Our present problem isn't too little inflation-fighting, but too much. Indeed, headline prices rose just 1.1 percent in April, while unemployment is still a depressing 7.5 percent. But it's not just the unemployment; it's the long-term unemployment. Millions have been out of work for six months or longer, at which point companies won't even look at your resume. The only bit of good news is this is an easy problem to solve: with interest rates as low as they'll ever be, the government can borrow money and put people back to work. It's really that simple.
Except for people who don't want it to be that simple. People like Michael Kinsley. He's the not-so-rare austerian who's suspicious of stimulus because it seems like the easy wrong instead of the hard right. Here's what he said about in The New Republic:
I don't think suffering is good, but I do believe that we have to pay a price for past sins, and the longer we put it off, the higher the price will be.
This gets things completely backwards. The longer we put off austerity, the lower the price will be, since fewer of the long-term unemployed will become unemployable. And besides, there's no reason we shouldn't produce as much as we can now just because we made mistakes before. As Keynes said, the resources of nature and men's devices are just as fertile and productive as they were -- or, as John McCain might put it, the fundamentals of the economy are strong. It's up to us to make those fundamentals work with the right ideas.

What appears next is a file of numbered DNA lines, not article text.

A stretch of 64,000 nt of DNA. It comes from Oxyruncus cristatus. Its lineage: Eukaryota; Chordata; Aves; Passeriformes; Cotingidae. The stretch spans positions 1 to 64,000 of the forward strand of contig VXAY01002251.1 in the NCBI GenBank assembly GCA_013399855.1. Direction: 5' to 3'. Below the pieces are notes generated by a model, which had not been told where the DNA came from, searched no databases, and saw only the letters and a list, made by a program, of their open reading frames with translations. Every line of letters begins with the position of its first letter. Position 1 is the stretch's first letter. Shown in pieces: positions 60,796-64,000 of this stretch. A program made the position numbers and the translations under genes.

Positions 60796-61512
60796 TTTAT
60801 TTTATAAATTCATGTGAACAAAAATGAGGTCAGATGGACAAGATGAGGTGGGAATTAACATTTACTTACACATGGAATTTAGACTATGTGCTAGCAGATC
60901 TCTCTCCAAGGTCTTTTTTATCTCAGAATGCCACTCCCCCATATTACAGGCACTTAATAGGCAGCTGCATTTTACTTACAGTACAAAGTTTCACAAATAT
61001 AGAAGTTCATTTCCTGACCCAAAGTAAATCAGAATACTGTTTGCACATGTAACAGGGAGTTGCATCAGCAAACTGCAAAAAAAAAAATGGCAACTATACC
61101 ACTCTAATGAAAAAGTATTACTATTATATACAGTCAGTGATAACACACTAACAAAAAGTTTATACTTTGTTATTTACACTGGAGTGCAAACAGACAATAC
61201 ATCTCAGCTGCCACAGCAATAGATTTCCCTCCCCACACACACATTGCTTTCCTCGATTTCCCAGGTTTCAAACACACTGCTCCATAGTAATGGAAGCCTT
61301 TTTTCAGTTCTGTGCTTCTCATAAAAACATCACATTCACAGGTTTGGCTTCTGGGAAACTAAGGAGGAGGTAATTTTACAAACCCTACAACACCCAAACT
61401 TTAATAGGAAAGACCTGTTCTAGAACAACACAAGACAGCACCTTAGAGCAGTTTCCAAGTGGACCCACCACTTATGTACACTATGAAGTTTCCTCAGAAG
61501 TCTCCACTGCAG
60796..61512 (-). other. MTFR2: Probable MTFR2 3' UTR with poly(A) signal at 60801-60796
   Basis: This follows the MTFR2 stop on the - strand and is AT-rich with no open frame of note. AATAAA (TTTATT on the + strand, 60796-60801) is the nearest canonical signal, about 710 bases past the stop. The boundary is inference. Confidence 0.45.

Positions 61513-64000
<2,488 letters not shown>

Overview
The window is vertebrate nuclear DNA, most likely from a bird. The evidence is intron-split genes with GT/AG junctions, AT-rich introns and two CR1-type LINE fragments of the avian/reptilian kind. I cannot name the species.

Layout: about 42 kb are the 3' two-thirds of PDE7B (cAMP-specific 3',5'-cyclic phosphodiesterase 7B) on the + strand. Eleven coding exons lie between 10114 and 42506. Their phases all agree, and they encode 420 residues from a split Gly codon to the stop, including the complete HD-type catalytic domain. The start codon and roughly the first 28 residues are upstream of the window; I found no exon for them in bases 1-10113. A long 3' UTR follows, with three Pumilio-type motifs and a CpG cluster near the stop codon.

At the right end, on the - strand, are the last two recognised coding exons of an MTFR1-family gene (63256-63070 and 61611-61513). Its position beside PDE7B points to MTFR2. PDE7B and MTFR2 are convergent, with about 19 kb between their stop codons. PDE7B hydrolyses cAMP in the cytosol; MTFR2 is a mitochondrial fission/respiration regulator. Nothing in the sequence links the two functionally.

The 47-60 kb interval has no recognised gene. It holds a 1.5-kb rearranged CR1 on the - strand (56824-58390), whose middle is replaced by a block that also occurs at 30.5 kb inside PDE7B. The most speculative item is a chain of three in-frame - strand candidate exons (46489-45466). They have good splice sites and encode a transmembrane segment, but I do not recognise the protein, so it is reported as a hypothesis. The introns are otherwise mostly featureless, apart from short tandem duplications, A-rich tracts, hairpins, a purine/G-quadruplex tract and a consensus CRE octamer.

But this doesn't make for an exciting narrative. A failure of ideas is much less dramatic than a failure of Leadership™. Where's the sacrifice? The hard-headed vision? That's what Kinsley pined for back in 2010, when he lobbed this puzzling complaint about the stimulus:
But this cure has been one ice-cream sundae after another. It can't be that easy, can it? The puritan in me says that there has to be some pain. That's not to say that there hasn't been plenty of economic pain. But that pain has come from the recession itself, not the cure.
In other words: Give me Volcker, not Keynes. Give me penance, not prosperity. Give me hard choices, not easy ways out. But most of all, give me what worked in the past.